Today, let’s reflect upon Matthew 18:1-6 together!
S – scripture
Matthew 18: 1-6:
At that time the disciples came to Jesus, saying, “Who is the greatest in the kingdom of heaven?” And calling to him a child, he put him in the midst of them and said, “Truly, I say to you, unless you turn and become like children, you will never enter the kingdom of heaven. Whoever humbles himself like this child is the greatest in the kingdom of heaven. “Whoever receives one such child in my name receives me, but whoever causes one of these little ones who believe in me to sin, it would be better for him to have a great millstone fastened around his neck and to be drowned in the depth of the sea.
O – observation
Jesus exalts a child as the example of faith
Jesus tells us that we should have a faith like a little child. And that sounds nice and sweet to us, but in Jesus’ day, that wasn’t the case. Children were not important. They were little more than property in that day. The number of kids you had would show the wealth that you possessed, but it was not a child friendly society like ours is.
So, Jesus takes a child, of little worth in the culture, and says, be like this. Humble yourself. Don’t be proud. Be humble. And in that, you will find the kingdom.
Jesus tells us welcome little children
Jesus doesn’t just tell us to humble ourselves like a little child (which is bad enough!) but He tells us that we should welcome children. In His day, that simply was not the case. Children were to be seen (rarely) and never heard. They didn’t matter. They didn’t have value in that day. They were simply not important.
First, He tells to be like someone not important. And now He tells us to welcome someone not important.
Jesus is challenging us to consider our values of who is important and who is not important.
And finally, Jesus tells us that if we cause one of these little ones to fall, our fate would not be good. A mill stone is HUGE stone. Bigger than any stone that you have ever soon. There is no way that you could tie it around your neck, it’s simply too big. Jesus is making a point here. It would be better for you to do something impossible than for your actions to hurt one of these.
He reminds us that our actions have consequences that we can never even see.
A – application
Who is not important to us, that is important to Jesus?
Jesus calls us to pay attention to those that don’t “count.” That don’t “matter.” That aren’t “important.” Why? Because they count, the matter, and they are important to Him. They matter to Him. He loves them, wants us to love them, and they may have something to teach us about faith. God may be wanting to use that one that you think doesn’t matter to point other to Him. He may have a high and lofty purpose for them, that we’ll never understand.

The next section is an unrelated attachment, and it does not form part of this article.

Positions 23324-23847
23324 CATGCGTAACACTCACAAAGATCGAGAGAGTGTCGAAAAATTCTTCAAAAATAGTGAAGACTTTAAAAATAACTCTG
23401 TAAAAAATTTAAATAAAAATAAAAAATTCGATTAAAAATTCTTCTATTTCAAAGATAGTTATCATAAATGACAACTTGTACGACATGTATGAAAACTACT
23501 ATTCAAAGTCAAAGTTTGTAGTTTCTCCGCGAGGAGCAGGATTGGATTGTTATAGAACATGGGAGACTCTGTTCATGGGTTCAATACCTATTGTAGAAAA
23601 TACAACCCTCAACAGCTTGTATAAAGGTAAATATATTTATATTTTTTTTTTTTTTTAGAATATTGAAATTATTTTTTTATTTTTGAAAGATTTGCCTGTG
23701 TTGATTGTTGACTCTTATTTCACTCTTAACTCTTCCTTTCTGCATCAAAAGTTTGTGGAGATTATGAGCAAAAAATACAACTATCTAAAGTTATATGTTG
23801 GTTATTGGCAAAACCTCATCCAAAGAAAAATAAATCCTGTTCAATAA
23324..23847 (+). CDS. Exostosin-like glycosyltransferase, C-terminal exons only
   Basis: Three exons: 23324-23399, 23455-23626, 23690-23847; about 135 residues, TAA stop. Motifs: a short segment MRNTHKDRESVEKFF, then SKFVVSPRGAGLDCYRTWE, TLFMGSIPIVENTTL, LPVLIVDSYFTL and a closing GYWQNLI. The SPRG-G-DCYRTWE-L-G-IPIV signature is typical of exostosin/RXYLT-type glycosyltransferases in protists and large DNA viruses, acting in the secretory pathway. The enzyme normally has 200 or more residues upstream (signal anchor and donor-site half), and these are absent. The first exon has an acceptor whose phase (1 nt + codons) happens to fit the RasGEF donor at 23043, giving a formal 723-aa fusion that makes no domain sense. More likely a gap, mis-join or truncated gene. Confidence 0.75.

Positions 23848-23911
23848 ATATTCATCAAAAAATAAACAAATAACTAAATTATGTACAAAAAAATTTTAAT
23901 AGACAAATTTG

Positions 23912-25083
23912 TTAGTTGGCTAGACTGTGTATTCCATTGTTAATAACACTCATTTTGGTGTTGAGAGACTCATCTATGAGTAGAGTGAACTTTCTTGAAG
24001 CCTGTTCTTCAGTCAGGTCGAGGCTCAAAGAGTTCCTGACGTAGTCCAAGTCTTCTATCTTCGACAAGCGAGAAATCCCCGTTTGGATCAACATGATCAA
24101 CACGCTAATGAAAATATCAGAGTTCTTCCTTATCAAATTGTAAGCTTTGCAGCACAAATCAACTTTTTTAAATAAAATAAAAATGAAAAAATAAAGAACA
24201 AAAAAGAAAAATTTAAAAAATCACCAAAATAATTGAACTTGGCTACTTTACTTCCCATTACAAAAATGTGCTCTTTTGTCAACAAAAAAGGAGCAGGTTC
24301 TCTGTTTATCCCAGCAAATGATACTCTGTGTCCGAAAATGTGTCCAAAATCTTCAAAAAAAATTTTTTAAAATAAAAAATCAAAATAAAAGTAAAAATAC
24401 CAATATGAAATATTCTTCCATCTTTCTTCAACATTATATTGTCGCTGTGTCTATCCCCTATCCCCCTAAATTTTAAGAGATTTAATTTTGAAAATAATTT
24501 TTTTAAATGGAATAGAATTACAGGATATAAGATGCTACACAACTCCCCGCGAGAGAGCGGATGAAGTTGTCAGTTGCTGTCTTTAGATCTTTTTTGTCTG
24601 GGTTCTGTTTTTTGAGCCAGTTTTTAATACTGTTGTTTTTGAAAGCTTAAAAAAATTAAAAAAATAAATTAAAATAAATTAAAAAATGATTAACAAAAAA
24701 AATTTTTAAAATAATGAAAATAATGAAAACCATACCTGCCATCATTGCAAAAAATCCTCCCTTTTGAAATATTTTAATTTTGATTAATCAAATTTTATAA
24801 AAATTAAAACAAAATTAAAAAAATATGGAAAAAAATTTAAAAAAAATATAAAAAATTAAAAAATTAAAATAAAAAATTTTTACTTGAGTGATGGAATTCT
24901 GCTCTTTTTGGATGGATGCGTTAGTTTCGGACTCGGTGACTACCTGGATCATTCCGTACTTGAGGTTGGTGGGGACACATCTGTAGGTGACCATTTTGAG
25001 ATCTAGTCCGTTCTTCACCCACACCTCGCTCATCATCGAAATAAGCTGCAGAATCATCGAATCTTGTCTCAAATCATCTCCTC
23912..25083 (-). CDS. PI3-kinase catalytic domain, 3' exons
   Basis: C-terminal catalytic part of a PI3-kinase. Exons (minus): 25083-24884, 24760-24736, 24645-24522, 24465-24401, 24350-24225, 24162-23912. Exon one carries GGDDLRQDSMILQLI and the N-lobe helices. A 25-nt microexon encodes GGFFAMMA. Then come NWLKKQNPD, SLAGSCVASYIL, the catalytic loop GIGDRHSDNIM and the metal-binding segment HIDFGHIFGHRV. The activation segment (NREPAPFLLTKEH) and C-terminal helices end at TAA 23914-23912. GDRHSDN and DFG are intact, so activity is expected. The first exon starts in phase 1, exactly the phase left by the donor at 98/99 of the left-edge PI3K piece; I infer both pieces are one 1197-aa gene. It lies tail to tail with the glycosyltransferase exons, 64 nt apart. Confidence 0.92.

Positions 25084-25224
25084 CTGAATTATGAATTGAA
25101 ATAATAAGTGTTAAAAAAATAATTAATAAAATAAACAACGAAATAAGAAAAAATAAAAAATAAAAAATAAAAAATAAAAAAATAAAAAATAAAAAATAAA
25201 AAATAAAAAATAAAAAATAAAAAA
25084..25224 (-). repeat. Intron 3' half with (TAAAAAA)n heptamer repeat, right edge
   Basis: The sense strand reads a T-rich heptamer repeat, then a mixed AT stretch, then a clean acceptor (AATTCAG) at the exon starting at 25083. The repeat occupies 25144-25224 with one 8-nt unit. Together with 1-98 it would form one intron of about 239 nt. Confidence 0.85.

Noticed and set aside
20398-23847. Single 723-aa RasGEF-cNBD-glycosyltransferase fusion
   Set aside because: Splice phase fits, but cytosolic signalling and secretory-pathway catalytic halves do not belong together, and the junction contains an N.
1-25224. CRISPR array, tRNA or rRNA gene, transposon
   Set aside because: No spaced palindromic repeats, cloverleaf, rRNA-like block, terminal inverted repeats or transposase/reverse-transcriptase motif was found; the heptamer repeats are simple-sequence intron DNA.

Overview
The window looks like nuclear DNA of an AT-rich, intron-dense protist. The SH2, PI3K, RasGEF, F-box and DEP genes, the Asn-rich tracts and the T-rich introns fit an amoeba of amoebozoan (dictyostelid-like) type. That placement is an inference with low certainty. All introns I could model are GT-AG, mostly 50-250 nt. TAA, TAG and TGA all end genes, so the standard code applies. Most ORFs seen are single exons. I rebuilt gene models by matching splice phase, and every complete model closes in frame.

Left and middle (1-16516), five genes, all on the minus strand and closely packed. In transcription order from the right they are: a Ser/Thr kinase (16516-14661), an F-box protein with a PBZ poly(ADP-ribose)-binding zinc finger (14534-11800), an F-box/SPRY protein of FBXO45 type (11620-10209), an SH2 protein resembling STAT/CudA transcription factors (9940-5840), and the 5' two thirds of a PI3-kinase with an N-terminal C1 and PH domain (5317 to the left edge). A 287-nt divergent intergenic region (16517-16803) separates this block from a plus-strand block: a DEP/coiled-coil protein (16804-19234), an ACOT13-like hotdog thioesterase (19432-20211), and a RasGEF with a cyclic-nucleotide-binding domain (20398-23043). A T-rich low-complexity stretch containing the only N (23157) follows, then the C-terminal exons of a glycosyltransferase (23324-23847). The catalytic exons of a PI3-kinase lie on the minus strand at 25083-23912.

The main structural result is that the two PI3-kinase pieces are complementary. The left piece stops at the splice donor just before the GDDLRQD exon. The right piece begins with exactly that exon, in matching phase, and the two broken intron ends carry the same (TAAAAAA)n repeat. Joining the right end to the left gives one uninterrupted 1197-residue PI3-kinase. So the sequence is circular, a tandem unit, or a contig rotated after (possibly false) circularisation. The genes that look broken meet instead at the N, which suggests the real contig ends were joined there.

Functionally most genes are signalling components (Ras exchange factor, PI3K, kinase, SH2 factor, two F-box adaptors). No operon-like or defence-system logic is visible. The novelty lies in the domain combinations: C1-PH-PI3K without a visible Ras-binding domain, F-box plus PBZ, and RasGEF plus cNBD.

But He does. And He wants us to respect, love, and care for them.
Today, who are we missing, that Jesus isn’t? Today is not important to us, that is very important to Jesus?
How can I humble myself?
CS Lewis said “True humility is not thinking less of yourself; it is thinking of yourself less.” We have to learn to humble ourselves, and take the focus off of us, and put it on Him. But our vision, our plans, our lives on Him. He calls us over, and over and over again to humility.
Every wondered why?
If we are focused only on us, we will never be able to see Him. Today, may we take the focus off of us, and place it upon Him.
Have I considered the consequences of my actions?
My life, my decisions, my actions, they have have consequences. They affect others. I don’t live only for myself. I live for God, and I live for His plan. The choices I make today, they will affect others in ways that I can’t imagine. Today, in our lives, may we remember that the choices that we make, the have a great affect on others, than we realize. May we live with that knowledge.
P – prayer
Dear Father, my I live today, keeping my eyes open for those that I normally miss because I am so busy. May I seek to place the focus of my life upon you, and may I consider how my actions affect others. Give me grace for this day. In Jesus’ name. Amen.
Don’t forget, you can click here to download Asbury’s mobile app and read these devotionals, as well as listen to my sermons on your smart phones.
The sermon podcast for Sunday, August 21, 2011 is up on Asbury Church’s website. This is the second sermon in our series about discipleship and the transformed life entitled “Follow Me.” It is about following Jesus to a life of hope and change. It deals with the life of Matthew and the text is Matthew 9: 9-13. You can listen to it by clicking here, or you can listen to it here on this blog by clicking below. And, as always, you can subscribe to my sermon podcasts through iTunes.